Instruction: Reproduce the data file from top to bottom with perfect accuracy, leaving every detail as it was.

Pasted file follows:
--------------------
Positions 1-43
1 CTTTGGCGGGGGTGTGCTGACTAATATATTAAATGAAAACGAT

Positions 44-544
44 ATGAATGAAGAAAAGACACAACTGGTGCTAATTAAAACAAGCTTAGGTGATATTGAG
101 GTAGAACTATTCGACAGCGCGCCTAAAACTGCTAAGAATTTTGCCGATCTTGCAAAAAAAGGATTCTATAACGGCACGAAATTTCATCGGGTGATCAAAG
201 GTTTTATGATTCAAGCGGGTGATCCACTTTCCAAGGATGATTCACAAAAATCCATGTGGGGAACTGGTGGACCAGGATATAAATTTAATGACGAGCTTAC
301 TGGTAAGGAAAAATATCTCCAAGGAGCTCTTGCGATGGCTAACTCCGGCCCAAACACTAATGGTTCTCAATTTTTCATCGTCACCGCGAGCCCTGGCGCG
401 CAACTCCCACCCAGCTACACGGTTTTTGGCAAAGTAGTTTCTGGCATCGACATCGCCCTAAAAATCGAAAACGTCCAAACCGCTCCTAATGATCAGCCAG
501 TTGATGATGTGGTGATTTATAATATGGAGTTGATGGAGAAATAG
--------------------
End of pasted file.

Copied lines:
Positions 1-43
1 CTTTGGCGGGGGTGTGCTGACTAATATATTAAATGAAAACGAT

Positions 44-544
44 ATGAATGAAGAAAAGACACAACTGGTGCTAATTAAAACAAGCTTAGGTGATATTGAG
101 GTAGAACTATTCGACAGCGCGCCTAAAACTGCTAAGAATTTTGCCGATCTTGCAAAAAAAGGATTCTATAACGGCACGAAATTTCATCGGGTGATCAAAG
201 GTTTTATGATTCAAGCGGGTGATCCACTTTCCAAGGATGATTCACAAAAATCCATGTGGGGAACTGGTGGACCAGGATATAAATTTAATGACGAGCTTAC
301 TGGTAAGGAAAAATATCTCCAAGGAGCTCTTGCGATGGCTAACTCCGGCCCAAACACTAATGGTTCTCAATTTTTCATCGTCACCGCGAGCCCTGGCGCG
401 CAACTCCCACCCAGCTACACGGTTTTTGGCAAAGTAGTTTCTGGCATCGACATCGCCCTAAAAATCGAAAACGTCCAAACCGCTCCTAATGATCAGCCAG
501 TTGATGATGTGGTGATTTATAATATGGAGTTGATGGAGAAATAG